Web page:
The three players, who, according to the board, are all asymptomatic, will now undergo a period of isolation. Imad Wasim and Usman Shinwari were the other players tested in Rawalpindi alongside the trio, with their results coming back as negative. The rest of the players and officials, barring bowling coach Waqar Younis, Shoaib Malik and Cliffe Deacon, all underwent tests, with their results expected back on Tuesday.
The developments lay bare the stark challenges of going ahead with international cricket in these times, with Pakistan's departure for England for a three-Test three-T20I tour less than a week away.
The team is due to arrive in the UK five weeks before the start of the series in August, with the travelling party self-containing in a "bubble" which means they will not contact anyone outside their group. Families are to be prohibited from joining the players, and just last week, Haris Sohail and Mohammad Amir announced they would not take part.
As yet, the entire squad has not been required to go into self-isolation because the team hasn't begun training collectively, but the PCB did advise anyone who had been in contact with the trio to "self-isolate immediately".
According to the protocols laid out by the PCB for the England tour, it is not impossible that the trio may still be able to join the tour at a later date, even though they will not now be permitted to travel with the main squad, which is due to leave for Manchester from Lahore on a specially chartered flight on June 28.
Provided the trio recover after 14 days in isolation and test negative thereafter, they will then be allowed to take a commercial flight to England, where they will be admitted into the bubble that the existing players are in, after following the UK government's guidelines. All players will be tested again when they land in England.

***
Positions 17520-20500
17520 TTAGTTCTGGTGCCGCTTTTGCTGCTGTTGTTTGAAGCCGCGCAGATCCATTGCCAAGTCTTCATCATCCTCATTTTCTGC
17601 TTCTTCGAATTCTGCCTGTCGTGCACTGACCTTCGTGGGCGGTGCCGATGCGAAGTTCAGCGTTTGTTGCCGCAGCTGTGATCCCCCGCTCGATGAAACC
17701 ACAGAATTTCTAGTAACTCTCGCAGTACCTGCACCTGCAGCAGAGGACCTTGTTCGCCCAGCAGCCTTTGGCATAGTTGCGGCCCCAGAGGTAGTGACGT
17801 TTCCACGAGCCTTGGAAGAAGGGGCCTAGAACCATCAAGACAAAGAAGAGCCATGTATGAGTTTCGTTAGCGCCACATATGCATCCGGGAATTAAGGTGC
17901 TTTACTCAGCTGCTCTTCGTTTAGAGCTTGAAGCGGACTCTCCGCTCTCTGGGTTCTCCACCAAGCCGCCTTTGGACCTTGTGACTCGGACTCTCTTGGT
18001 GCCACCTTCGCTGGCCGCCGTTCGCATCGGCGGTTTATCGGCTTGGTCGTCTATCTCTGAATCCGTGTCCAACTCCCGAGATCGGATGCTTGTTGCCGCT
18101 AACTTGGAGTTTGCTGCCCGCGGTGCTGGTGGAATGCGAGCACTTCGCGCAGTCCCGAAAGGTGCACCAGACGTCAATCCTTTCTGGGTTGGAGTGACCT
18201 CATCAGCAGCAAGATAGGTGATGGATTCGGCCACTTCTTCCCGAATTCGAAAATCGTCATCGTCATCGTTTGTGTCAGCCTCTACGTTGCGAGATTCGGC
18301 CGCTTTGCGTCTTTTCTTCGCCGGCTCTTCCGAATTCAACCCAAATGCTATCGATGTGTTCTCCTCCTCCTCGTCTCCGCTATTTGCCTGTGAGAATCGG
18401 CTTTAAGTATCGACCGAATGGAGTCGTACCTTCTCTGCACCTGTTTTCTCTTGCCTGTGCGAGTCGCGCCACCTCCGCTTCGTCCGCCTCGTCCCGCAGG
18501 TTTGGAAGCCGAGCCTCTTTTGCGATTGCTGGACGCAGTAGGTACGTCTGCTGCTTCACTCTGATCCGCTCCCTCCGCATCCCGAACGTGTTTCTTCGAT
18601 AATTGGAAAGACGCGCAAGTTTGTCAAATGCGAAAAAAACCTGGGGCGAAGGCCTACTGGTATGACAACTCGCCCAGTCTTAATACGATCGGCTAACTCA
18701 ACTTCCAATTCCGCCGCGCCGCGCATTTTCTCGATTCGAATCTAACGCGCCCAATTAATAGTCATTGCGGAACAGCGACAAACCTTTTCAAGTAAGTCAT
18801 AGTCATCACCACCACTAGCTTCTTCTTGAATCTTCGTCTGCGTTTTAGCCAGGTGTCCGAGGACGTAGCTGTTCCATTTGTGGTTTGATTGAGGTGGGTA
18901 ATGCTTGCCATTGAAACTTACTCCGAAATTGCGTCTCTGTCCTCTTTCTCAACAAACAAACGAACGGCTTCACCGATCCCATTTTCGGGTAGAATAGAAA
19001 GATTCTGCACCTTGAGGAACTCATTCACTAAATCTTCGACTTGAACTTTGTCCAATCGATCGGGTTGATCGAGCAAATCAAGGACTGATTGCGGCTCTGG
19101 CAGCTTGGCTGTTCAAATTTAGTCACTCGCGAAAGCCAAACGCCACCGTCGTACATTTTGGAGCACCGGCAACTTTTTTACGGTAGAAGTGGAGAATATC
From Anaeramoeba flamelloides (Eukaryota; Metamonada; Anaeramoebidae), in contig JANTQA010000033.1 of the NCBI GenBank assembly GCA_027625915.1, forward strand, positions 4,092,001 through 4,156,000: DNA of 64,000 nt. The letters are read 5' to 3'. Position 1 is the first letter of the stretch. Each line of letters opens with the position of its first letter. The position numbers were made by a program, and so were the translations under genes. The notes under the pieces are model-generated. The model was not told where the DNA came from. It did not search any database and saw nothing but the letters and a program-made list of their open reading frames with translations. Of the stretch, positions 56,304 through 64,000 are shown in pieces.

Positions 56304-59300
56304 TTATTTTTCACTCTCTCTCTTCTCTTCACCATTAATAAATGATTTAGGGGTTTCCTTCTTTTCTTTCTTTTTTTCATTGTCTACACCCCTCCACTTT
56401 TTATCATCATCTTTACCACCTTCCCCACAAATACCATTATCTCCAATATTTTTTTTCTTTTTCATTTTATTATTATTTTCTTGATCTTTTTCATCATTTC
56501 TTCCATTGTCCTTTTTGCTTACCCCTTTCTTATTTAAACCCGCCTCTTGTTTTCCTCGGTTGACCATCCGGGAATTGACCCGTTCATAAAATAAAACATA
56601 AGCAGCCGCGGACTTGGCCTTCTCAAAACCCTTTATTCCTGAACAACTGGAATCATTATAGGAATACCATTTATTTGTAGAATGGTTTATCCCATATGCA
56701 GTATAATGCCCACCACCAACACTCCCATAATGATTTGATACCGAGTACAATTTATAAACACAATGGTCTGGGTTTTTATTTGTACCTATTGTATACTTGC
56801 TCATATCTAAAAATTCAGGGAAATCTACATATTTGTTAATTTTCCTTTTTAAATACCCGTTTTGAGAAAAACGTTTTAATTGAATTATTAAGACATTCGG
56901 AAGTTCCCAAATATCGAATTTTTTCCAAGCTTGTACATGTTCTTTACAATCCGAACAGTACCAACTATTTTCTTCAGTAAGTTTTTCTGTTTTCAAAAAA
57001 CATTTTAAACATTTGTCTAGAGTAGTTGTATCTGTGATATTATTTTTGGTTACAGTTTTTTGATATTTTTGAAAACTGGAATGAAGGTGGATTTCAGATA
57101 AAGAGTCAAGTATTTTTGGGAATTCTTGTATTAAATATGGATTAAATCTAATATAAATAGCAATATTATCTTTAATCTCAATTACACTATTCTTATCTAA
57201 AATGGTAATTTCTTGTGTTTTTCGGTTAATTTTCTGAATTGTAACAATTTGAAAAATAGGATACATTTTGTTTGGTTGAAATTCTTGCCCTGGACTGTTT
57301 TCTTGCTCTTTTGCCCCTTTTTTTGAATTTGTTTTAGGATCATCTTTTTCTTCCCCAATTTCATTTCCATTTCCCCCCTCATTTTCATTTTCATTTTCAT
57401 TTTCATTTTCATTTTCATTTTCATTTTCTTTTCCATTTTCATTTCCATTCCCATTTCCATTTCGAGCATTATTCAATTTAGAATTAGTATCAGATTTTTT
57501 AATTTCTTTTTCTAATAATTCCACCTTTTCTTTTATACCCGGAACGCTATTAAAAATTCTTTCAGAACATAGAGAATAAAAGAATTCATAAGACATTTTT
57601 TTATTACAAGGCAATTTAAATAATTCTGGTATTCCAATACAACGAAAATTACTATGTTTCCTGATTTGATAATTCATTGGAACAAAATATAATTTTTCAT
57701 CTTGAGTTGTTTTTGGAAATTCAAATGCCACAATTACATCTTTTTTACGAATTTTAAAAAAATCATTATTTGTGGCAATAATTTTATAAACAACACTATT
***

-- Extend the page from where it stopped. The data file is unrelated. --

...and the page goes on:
While these are the first three players to test positive from what is expected to be the travelling group, it is not the first time the pandemic has affected Pakistan's preparations for the tour of England.
A fortnight ago, the PCB scrapped plans to host a training camp in Pakistan ahead of the tour, with the rapid growth of cases in the country making it impossible to achieve a bio-secure environment. That necessitated bringing forward the team's departure to England, with the aim of conducting a camp there, where the virus has passed its peak.
Pakistan has seen a surge of Covid-19 cases over the past few weeks, prompting the government to reimpose a partial lockdown earlier this week. The country currently has around 185,000 confirmed cases, which ranks it 13th globally, while it is believed the pandemic has not yet reached its peak in the country.
Last week, former Pakistan captain Shahid Afridi announced he had tested positive for the virus, and was self-isolating. Taufeeq Umar also contracted the virus, going on to make a full recovery.
Speaking prior to the squad's departure, Dr Sohail Saleem, Pakistan Cricket Board's (PCB's) director of sports medicine, conceded that the players were taking a "big risk" embarking on the tour of England in the midst of a pandemic.
"We are trying to build a new normal, redefining etiquette - respiratory marks, hand washing," Dr Saleem said. "It is a combination of many thing to make sure that we are keeping safe or reducing the risk factor to the minimum.